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Intelligence, IQ and the g Factor

By JensAAMC in Science
Sat Jan 04, 2003 at 10:24:29 AM EST
Tags: Science (all tags)
Science

A year ago there was a big fuss in Denmark. A researcher reported a sex difference in intelligence in school children of age 16. Unfortunately, the debate was marred by the media's incorrect description of the results. The willingness of people not familiar with the theory behind IQ to jump into the debate did not help.

The purpose of this article is not to discuss the specific experiment and debate. Instead I give a brief introduction to the field of IQ testing and the theory behind it. Hopefully this will give you a better basis for forming an opinion should an IQ debate ensue near you. I will try my best to focus on scientific facts rather than political issues.


IQ tests
IQ (intelligence quotient) tests come in all styles and shapes. Some require special knowledge, i.e., proficiency in a particular language or knowledge of basic mathematics. Others aim to be culture fair and use only knowledge that is supposed to be known in all cultures and do not require formal education. Some give the test-taker plenty of time to answer the questions, others restrict the time allowed to accomplish the test.

If you take an IQ test it may run something like this. First you take what resembles a written exam of about an hour of duration, during which you have to answer a bunch of questions. Having handed in your answers your job is now over. The psychologist responsible for correcting the test will now tally the number of correct answers. This number is your raw score. After doing so he converts the raw score into an IQ. In this conversion he may take into account your age and sex.

IQ scores are distributed according to a normal distribution with a mean of 100. A normal distribution is characterized by its mean and its standard deviation (SD). Most people score close to the mean. The further we go from the mean, the less people obtain those scores. A score of 100 + 1 SD corresponds to being in the top 15.9%, a score of 100 + 2 SD corresponds to being in the top 2.2%, while a score of 100 + 3 SD corresponds to being in the top 0.1%. Typically tests use SD=16, but tests with SD=15 and SD=24 can also be found.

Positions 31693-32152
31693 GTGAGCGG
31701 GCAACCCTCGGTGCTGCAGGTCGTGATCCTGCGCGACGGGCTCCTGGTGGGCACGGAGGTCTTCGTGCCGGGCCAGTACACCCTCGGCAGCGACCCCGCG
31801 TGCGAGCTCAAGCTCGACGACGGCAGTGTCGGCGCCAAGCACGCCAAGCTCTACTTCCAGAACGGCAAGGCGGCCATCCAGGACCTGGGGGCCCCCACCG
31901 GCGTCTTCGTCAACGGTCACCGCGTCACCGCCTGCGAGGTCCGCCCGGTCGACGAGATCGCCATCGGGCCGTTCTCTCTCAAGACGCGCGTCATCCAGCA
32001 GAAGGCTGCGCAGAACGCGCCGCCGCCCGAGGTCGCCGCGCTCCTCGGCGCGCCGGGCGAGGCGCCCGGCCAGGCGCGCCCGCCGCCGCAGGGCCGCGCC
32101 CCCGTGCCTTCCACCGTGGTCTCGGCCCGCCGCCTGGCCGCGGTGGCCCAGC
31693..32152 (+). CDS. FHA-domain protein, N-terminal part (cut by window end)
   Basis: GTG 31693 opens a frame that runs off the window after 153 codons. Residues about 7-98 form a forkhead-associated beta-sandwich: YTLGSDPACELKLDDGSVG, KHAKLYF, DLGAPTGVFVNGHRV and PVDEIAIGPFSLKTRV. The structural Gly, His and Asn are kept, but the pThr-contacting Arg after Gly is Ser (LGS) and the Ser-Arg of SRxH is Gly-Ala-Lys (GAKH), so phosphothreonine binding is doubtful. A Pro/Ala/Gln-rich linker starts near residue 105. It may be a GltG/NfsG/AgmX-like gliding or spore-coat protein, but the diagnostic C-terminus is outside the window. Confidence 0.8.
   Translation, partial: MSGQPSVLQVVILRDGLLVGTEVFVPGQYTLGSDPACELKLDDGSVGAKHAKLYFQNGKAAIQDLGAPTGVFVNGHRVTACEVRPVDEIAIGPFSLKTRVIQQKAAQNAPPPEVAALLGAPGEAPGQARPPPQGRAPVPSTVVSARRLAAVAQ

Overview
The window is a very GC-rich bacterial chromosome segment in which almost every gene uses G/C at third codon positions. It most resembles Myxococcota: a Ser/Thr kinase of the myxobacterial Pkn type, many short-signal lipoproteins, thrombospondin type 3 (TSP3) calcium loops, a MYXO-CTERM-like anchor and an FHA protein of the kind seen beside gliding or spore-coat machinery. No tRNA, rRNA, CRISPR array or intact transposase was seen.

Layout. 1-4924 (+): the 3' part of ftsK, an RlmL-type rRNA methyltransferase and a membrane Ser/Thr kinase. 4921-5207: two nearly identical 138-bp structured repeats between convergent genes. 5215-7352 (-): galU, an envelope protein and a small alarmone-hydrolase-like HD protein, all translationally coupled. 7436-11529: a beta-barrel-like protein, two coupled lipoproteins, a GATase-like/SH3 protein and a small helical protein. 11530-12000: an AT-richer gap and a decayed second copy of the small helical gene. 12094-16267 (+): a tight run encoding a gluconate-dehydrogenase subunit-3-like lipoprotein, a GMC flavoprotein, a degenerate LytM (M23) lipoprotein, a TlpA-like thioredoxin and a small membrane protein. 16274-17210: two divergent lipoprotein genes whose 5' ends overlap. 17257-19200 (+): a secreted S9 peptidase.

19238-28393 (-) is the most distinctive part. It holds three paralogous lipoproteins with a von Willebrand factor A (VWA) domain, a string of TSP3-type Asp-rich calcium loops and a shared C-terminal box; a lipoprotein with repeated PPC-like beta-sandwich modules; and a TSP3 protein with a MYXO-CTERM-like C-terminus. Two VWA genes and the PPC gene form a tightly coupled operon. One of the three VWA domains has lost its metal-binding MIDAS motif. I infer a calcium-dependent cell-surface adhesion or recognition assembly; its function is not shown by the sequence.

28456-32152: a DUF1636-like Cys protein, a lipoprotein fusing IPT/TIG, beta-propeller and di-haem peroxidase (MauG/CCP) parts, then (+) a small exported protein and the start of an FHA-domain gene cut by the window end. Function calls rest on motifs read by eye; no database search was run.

The g factor
IQ tests are interesting because they provide good estimates of the g factor.

Before explaining what this factor is about, let us recall the concept of correlation. The correlation is a number between -1 and 1 that measures the linear relationship between two variables. If the correlation is 1 then the variables have a positive linear relationship A correlation of 0 indicates that they do not have any linear dependency. A correlation of -1 means that they have a negative linear relationship.

The g factor emerges in factor analysis of tests that are varied and balanced. By varied I mean that there are many different types of questions in the tests, i.e., verbal, logical, spatial, etc. By balanced I mean that there are several questions of each type in the test. In other words we have a test consisting of several subtests with specific types of questions.

When a large number of people take such a test we may compute the correlation of the raw scores for each pair of subtests. If the correlation between two subtests is high it means that a test-taker doing well on the first is likely to do well also on the second. Factor analysis allows us to form groups of subtests that are highly correlated. That a group of subtests are positively correlated means that there is some common skill involved in solving those questions. Using factor analysis we may compute how much the subtests rely on this common or primary factor.

Interestingly the primary factors are usually not independent. Again we may find groups of primary factors that are correlated and use factor analysis to extract common or secondary factors for these. Usually already in the second round a single general factor emerges.

Amazingly it is usually the same general factor that arises for different tests and a variety of culturally and ethnically different groups of test-takers. We can therefore speak of the general factor, the g factor (the g stands for general.)

We note that the g factor is something we came about in an indirect way. It cannot be seen and measured directly, and it cannot be put on a ratio scale. It is therefore not the case that somebody with an IQ of 200 is twice as intelligent as somebody with an IQ of 100. From IQs we can only infer relative information, namely where on the distribution somebody lies in comparison with the rest of the population.

Biological correlates of g
The physical causes for high or low g are not well known. Several correlations with biological phenomena have been found. Examples are the sex hormone balance, brain glucose metabolism, brain size and to a lesser extend head size.

Significance of g
Many things of real life importance are correlated with g. Positively correlated with g are for instance length of formal education, occupational success, income, altruism, creativity and social skills. Negatively correlated are for instance crime, psychoticism, racial prejudice, authoritarianism and number of children.

Can g be altered?